“Here competition is administered by some god up there that says it is what it is in America,” Commisso told the assembled media.
Commisso’s comments aside, the league is trying to return attention to its teams and competition. As Sehgal says, “It’s really about delivering a quality product to the fans. Without fans, we’re nothing.” It’s the owners going beyond the platitudes and trying to keep focus on their players and the action on the pitch.
FC Edmonton, for example, is a club that, perhaps because of its geographic isolation, has struggled to garner the attention it deserves. In 2016, the club made the playoffs for only the second time in its history. Despite being knocked out of the semifinal by Indy Eleven, the club parlayed its on-field success to a boom in season ticket sales, more than tripling their existing base.
Edmonton’s General Manager, Jay Ball, says that the league’s shift in focus from politics to soccer hasn’t affected his club much. “Our focus has always been 100 percent on soccer,” he says.
We’re in the sports entertainment business, and it’s important we offer something competitive and entertaining.
Malik echoes Ball when speaking about his own North Carolina FC, saying that, to local media and fans, the large-scale turmoil is a foreign thing. “Our market, what they care about is the Courage [Malik’s new NWSL team] getting ready to play and NCFC playing Liga MX Club Atlas this week. I don’t think the typical fan cares about this stuff.”
Since its inception in 2013, Indy Eleven has been one of the hallmark clubs of the lower divisions, boasting large crowds, and elevating the profile of a medium to small market. Indy’s Chairman Jeff Belskus says that the league turmoil has been something of a frustrating distraction. Unlike Malik, he says, local media takes more notice of the storm clouds. “We get questions about the league struggling and what it means for us.”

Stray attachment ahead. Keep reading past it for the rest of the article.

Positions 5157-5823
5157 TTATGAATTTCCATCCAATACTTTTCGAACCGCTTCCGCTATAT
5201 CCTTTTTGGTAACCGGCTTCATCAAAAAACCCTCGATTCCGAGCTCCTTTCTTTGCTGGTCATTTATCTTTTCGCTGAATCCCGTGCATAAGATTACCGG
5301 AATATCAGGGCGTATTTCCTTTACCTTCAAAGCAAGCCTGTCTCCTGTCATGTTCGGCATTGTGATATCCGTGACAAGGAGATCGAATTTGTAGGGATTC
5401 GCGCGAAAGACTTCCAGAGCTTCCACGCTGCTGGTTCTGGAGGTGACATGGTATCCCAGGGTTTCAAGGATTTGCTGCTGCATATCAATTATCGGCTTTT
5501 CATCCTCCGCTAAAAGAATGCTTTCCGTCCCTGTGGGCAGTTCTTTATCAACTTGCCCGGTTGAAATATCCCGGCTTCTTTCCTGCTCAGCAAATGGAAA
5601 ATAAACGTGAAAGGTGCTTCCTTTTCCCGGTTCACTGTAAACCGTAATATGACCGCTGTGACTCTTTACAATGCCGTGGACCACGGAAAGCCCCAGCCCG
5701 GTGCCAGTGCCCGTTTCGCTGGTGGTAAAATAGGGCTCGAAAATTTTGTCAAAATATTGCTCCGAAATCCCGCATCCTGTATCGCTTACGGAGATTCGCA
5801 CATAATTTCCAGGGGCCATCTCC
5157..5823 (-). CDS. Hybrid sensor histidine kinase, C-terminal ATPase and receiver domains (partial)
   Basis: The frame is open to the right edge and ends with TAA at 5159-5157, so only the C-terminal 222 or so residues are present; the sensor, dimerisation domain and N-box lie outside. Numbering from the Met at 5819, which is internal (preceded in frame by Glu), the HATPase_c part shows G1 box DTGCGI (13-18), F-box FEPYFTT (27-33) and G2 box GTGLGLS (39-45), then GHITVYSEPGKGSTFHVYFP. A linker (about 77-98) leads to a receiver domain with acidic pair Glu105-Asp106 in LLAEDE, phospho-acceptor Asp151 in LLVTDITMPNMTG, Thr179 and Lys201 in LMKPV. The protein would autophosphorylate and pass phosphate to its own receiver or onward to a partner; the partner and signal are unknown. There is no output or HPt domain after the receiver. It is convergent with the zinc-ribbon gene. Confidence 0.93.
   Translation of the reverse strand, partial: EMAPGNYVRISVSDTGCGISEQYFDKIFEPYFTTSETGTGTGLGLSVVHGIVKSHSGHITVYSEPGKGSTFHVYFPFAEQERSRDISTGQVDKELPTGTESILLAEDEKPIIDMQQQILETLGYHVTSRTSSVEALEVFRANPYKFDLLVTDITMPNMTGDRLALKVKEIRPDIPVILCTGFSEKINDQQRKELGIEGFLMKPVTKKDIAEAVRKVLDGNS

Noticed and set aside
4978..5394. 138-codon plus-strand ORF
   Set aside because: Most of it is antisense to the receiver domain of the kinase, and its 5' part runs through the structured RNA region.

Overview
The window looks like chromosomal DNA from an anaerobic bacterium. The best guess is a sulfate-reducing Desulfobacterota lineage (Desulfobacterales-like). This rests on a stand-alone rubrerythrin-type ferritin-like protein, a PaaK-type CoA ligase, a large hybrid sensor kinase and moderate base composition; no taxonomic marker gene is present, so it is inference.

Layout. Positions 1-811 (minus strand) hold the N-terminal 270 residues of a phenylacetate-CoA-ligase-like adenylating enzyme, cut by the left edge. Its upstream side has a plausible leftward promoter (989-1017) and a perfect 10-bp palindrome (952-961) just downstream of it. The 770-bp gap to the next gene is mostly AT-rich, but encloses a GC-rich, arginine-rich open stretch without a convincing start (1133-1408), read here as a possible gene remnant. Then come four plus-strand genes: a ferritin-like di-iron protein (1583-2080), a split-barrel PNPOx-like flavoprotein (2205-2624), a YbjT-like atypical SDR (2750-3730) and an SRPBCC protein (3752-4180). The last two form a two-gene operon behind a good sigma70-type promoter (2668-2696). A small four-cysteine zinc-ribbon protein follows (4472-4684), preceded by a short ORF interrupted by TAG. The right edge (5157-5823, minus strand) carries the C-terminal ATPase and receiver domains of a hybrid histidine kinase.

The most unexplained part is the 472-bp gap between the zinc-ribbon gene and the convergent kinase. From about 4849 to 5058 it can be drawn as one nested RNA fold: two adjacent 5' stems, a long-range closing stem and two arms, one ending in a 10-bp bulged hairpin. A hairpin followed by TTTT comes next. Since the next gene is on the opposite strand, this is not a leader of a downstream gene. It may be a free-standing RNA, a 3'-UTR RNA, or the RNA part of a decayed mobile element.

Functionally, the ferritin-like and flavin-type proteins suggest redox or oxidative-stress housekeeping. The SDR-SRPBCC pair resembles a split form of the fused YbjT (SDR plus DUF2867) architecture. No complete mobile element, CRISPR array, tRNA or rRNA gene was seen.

Belskus, then, welcomes the change in tack from the league so he can start talking about the team’s successes. After several years of struggling at the bottom of the table, Indy made the NASL Championship final in 2016. “We’re in the sports entertainment business,” Belskus says, “and it’s important we offer something competitive and entertaining.” Talking about on the field success, he points out, is how you do that, not talking about what division the team is in.
Belskus says his club is already near the top in every off-the-field metric of ticket sales and sponsorships and there has been a “very positive response” from fans and sponsors as the club finally offered a top on-the-field product to match.
Owners and general managers of teams throughout the league emphasize that their top priority is creating drama for fans on the pitch. They need to sell tickets. So, in many way,s they hope that articles such as this one begin to disappear, and the league’s story can be told 90 minutes at a time.
While Malik was heavily engaged with the winter NASL emergency meetings, he also dismisses their importance. He has a rebranded NASL club, a new NWSL club, and this week announced that two local youth organizations (Capital Area Soccer League and Triangle Futbol Club Alliance) merged to come under his banner as North Carolina FC Youth.
Of course, as one of the 12 bidders for an expansion slot, Malik also has his eyes on MLS, but he doesn’t see this as a problem for NASL. “If there are teams that can move up a notch, that’s good for U.S. soccer. I’m working hard on behalf of the league to grow it. I feel like it’s not incompatible,” he says.
For now, his team plays in NASL, and he says there is a sense of relief throughout the league: “I do think it’s a new day and a dawn of a new era for NASL. We’re gonna just work hard.” And that work, he says, will be all directed toward building a strong league through building strong clubs.